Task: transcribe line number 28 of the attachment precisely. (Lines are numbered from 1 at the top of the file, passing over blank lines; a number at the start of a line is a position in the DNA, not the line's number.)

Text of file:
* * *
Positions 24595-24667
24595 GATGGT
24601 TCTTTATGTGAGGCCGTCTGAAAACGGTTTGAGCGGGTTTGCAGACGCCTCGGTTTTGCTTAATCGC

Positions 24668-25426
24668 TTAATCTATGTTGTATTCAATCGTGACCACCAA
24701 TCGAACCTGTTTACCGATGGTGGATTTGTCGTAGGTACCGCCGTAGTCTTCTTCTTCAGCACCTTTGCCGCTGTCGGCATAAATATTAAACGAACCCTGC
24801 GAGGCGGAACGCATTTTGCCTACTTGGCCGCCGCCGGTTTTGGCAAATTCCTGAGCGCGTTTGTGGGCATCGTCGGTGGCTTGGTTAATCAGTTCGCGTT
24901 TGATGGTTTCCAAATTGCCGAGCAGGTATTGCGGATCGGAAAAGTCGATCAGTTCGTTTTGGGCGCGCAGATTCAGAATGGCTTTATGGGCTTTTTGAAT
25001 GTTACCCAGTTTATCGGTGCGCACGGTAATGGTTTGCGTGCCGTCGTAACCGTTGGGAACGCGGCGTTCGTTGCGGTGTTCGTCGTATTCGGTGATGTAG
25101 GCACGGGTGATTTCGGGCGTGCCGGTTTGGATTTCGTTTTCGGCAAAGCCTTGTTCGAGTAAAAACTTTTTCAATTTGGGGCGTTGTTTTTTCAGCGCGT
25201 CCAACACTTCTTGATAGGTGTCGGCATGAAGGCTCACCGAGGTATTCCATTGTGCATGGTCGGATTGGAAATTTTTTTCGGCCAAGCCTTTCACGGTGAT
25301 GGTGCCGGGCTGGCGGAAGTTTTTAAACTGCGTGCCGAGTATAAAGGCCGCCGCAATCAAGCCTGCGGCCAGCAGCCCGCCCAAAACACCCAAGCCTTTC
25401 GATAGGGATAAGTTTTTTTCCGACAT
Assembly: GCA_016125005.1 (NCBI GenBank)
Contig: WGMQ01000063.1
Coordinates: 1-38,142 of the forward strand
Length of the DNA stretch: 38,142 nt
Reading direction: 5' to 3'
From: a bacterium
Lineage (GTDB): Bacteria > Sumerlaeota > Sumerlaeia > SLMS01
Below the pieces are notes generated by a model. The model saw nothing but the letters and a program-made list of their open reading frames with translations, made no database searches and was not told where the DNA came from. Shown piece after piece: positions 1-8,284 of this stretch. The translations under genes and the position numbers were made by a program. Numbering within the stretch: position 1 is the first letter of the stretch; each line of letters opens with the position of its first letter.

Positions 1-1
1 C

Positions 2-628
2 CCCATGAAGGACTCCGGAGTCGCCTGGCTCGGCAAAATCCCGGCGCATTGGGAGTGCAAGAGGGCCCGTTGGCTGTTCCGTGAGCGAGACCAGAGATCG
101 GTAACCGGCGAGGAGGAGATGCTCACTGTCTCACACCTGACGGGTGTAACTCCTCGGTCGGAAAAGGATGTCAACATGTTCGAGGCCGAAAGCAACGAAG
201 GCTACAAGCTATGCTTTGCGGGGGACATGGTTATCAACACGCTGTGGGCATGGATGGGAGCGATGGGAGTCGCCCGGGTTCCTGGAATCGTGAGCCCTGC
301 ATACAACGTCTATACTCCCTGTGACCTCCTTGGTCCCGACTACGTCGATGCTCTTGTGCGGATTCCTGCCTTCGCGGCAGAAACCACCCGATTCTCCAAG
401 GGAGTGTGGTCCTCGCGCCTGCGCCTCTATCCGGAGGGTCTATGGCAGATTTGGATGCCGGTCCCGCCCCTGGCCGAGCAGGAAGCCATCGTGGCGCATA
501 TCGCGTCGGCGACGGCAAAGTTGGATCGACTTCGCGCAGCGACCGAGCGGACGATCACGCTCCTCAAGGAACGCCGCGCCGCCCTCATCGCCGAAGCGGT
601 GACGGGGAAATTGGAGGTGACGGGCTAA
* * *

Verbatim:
301 ATACAACGTCTATACTCCCTGTGACCTCCTTGGTCCCGACTACGTCGATGCTCTTGTGCGGATTCCTGCCTTCGCGGCAGAAACCACCCGATTCTCCAAG